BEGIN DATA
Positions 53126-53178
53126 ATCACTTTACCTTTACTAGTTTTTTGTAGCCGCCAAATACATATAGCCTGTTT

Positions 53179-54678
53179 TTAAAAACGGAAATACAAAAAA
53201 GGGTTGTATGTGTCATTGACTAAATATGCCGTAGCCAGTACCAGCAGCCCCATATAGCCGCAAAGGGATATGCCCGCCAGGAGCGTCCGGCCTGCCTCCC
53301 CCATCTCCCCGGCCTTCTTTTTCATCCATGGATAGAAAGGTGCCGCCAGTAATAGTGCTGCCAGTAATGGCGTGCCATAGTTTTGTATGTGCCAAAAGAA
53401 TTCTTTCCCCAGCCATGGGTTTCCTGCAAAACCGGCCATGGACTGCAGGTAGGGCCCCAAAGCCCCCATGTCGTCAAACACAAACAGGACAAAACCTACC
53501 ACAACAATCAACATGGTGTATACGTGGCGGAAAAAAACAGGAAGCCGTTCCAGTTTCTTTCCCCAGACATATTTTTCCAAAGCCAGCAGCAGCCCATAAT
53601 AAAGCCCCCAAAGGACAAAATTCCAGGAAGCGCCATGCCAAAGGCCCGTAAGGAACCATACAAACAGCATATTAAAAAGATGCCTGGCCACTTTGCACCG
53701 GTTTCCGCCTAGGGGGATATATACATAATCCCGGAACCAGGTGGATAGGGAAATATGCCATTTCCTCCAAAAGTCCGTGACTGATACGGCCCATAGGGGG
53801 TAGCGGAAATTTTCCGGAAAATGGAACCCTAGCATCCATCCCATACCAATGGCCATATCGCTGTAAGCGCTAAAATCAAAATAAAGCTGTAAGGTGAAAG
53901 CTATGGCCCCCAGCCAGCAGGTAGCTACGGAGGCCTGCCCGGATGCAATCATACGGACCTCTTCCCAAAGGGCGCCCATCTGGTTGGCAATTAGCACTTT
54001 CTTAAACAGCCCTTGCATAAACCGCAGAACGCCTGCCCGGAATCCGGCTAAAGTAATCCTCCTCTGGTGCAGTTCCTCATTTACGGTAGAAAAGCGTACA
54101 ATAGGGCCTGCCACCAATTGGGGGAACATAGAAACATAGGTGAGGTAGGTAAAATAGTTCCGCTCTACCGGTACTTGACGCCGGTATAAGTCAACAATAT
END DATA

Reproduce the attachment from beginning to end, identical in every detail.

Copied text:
Positions 53126-53178
53126 ATCACTTTACCTTTACTAGTTTTTTGTAGCCGCCAAATACATATAGCCTGTTT

Positions 53179-54678
53179 TTAAAAACGGAAATACAAAAAA
53201 GGGTTGTATGTGTCATTGACTAAATATGCCGTAGCCAGTACCAGCAGCCCCATATAGCCGCAAAGGGATATGCCCGCCAGGAGCGTCCGGCCTGCCTCCC
53301 CCATCTCCCCGGCCTTCTTTTTCATCCATGGATAGAAAGGTGCCGCCAGTAATAGTGCTGCCAGTAATGGCGTGCCATAGTTTTGTATGTGCCAAAAGAA
53401 TTCTTTCCCCAGCCATGGGTTTCCTGCAAAACCGGCCATGGACTGCAGGTAGGGCCCCAAAGCCCCCATGTCGTCAAACACAAACAGGACAAAACCTACC
53501 ACAACAATCAACATGGTGTATACGTGGCGGAAAAAAACAGGAAGCCGTTCCAGTTTCTTTCCCCAGACATATTTTTCCAAAGCCAGCAGCAGCCCATAAT
53601 AAAGCCCCCAAAGGACAAAATTCCAGGAAGCGCCATGCCAAAGGCCCGTAAGGAACCATACAAACAGCATATTAAAAAGATGCCTGGCCACTTTGCACCG
53701 GTTTCCGCCTAGGGGGATATATACATAATCCCGGAACCAGGTGGATAGGGAAATATGCCATTTCCTCCAAAAGTCCGTGACTGATACGGCCCATAGGGGG
53801 TAGCGGAAATTTTCCGGAAAATGGAACCCTAGCATCCATCCCATACCAATGGCCATATCGCTGTAAGCGCTAAAATCAAAATAAAGCTGTAAGGTGAAAG
53901 CTATGGCCCCCAGCCAGCAGGTAGCTACGGAGGCCTGCCCGGATGCAATCATACGGACCTCTTCCCAAAGGGCGCCCATCTGGTTGGCAATTAGCACTTT
54001 CTTAAACAGCCCTTGCATAAACCGCAGAACGCCTGCCCGGAATCCGGCTAAAGTAATCCTCCTCTGGTGCAGTTCCTCATTTACGGTAGAAAAGCGTACA
54101 ATAGGGCCTGCCACCAATTGGGGGAACATAGAAACATAGGTGAGGTAGGTAAAATAGTTCCGCTCTACCGGTACTTGACGCCGGTATAAGTCAACAATAT